All photography by Bernard Henry Manning

Take a deep breath and let it out with a sigh. 
Do that again. Really. Let . It Out.

I offer practices of embodiment and mindfulness to help people who feel disconnected from themselves and their world to discover wholeness and find a true sense of belonging.

We all want to belong.

But we live in a society that rejects difference and creates predetermined hierarchical boxes that we’re expected to conform to. We’re told that to be “worthy” we must somehow find our place and thrive in this structure. Although we don’t always talk about this reality, it is deeply felt.

We all want to feel seen and appreciated for who we really are.

And yet, for many of us, this sense of belonging eludes us.

I believe that once we have the confidence to feel and express all of who we authentically are, we can experience freedom and a true sense of belonging.

That was certainly the case for me.

My Story


I grew up in a small suburb outside of Salt Lake City, Utah. Being bi-racial and a "non-Mormon," I learned to fit in by perfecting my role in the white world as the person people wanted me to be. I excelled — so much so that I forgot who I was. I had plenty of friends and a sunny disposition, but inside, I felt anxious and alone: symptoms that the real me was dormant.

I could have continued my life like this, but grace and coincidence led me to practices of mindfulness and embodiment.

Essentially, I took a deep breath and let it out with a sigh

I learned that tuning in to the wisdom of the body, establishing mindfulness practices for navigating the day-to-day, and harnessing the freedom of joyful play allowed me to dance outside of arbitrary boxes and reclaim the real me who had been dormant.

My theory is that everyone, at one time or another, has been at the fringe of society in some way: an outcast in high school, a stranger in a foreign country, the best at something, the worst at something, the one who’s different. Being an outsider is the one thing we all have in common.
— Alice Hoffman

My Official Bio

Kelsey Blackwell is a body intellectual, writer and dancer. She works at the intersections of spiritual practice, social justice and creative expression. As an embodiment facilitator, Kelsey offers mindfulness and embodiment practices for exploring power and privilege. She writes the blog: Her writing has also appeared in The Arrow: A Journal of Wakeful Society. Kelsey teaches the class InterPlay for Artists, Activists and Dabblers in Oakland, Calif. which offers body-wise practices for expression, health and resiliency. She holds an MS in Magazine Journalism from the Medill School of Journalism at Northwestern University.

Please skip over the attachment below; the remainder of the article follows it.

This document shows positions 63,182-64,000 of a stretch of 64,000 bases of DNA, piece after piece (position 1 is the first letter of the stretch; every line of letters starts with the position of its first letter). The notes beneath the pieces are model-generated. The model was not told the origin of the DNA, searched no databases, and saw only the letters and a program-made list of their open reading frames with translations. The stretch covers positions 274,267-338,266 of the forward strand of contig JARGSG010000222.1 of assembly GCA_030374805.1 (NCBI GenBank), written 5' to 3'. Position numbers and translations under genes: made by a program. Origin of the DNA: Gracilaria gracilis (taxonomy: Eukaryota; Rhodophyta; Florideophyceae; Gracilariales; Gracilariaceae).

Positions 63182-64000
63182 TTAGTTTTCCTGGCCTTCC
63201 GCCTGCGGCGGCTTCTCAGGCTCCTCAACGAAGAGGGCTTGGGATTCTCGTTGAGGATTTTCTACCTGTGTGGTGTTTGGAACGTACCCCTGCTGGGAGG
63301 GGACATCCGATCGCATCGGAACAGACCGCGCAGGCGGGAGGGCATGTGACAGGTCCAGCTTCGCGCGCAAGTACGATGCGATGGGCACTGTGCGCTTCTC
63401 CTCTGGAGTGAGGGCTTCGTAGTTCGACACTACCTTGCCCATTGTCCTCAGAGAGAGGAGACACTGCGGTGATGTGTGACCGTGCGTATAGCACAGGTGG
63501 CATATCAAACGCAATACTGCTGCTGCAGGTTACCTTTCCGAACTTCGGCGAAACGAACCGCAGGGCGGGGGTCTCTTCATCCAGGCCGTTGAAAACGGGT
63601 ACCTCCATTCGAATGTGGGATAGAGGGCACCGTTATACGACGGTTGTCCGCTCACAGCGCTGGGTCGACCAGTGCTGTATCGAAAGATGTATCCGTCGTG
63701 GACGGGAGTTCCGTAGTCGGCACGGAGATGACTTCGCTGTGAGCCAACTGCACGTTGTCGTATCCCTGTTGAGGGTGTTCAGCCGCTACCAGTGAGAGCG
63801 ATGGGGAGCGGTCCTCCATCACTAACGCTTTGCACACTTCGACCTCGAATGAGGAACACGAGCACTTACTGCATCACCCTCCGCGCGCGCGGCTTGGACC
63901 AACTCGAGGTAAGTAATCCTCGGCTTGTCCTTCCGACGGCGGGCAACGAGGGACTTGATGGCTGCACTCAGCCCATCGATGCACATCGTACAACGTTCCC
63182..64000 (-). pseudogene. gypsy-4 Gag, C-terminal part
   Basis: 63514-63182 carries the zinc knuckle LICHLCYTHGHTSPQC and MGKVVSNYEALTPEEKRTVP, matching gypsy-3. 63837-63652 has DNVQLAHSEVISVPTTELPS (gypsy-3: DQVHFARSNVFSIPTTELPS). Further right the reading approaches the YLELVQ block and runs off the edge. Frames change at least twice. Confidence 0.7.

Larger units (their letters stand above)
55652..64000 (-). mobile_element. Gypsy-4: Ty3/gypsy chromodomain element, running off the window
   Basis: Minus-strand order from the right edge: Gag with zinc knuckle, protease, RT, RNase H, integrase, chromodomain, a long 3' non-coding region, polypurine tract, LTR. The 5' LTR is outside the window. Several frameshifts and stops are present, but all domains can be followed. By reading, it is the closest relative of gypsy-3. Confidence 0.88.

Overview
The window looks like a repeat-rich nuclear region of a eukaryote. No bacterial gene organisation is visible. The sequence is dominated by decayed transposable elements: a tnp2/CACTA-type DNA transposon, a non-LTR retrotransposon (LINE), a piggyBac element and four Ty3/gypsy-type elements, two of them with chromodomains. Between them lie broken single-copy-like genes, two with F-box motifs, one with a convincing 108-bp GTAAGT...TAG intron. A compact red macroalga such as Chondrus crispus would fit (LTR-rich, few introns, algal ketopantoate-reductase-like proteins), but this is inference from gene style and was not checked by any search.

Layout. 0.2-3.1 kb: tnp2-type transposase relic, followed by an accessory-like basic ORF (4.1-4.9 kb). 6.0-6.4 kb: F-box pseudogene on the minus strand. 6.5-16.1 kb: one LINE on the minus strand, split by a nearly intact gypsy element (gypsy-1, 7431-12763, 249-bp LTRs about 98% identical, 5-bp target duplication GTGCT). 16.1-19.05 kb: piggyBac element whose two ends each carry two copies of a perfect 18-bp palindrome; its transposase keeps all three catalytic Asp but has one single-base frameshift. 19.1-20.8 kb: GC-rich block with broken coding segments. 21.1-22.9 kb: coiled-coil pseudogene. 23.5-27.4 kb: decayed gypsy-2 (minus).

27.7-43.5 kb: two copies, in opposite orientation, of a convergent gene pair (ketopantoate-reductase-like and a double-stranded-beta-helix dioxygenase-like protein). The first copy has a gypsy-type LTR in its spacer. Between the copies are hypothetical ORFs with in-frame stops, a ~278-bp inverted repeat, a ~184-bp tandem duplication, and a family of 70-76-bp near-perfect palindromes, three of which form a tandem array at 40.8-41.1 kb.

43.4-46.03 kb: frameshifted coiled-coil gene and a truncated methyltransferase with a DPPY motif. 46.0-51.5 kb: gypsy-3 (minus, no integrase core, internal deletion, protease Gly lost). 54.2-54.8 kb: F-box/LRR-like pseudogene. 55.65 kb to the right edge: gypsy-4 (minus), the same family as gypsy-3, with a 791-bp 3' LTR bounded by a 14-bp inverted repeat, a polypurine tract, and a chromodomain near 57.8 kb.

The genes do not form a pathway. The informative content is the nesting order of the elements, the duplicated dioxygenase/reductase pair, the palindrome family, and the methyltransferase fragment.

What I Bring To My work

My work integrates a mosaic of teachings. I draw on the following practices:

  • InterPlay. The body is a source of wisdom. When we synchronize to its intelligence using practices of movement, storytelling and song, we more easily inhabit ourselves to experience ease, joy and connection in our day to day.
  • Shambhala Buddhism. Every human is fundamentally worthy. Every society is basically good. It is our separation from this truth that leads to our confusion and suffering. As student of the Shambhala Teachings for the past 6 years, Meditation Guide and Discussion Leader, I invite open inquiry, deep feeling on a body level, and creative expression to skillfully work with the painful results of this separation.
  • Karuna Training. Authentic connection is only possible when we learn to feel and honor the potency of our own human hearts. This comprehensive program in Contemplative Psychology joins the deep study of Tibetan Vajrayana Buddhist principles with contemplative practice.
  • UnTraining. Racism is a pre-scripted conflict. All the isms are pre-scripted conflicts. We learned these scripts at a young age. To contend and undo the racialization of society, it requires that we all learn a new script. As a person of color this means unlearning internalized oppression through practices of deep self-love.
  • Professional Magazine Writer. Everyone has a gift — something special that lights them up that only they can do.  For more than 10 years it has been my job to find and share the passions of others to inform, uplift and inspire an audience. This work requires skills of deep listening, empathy and a propensity to “really see” someone in order to forge authentic connections.  I write personally about the things that light me up — Race Equity, Identity and Belonging.

    Read some of my writing here.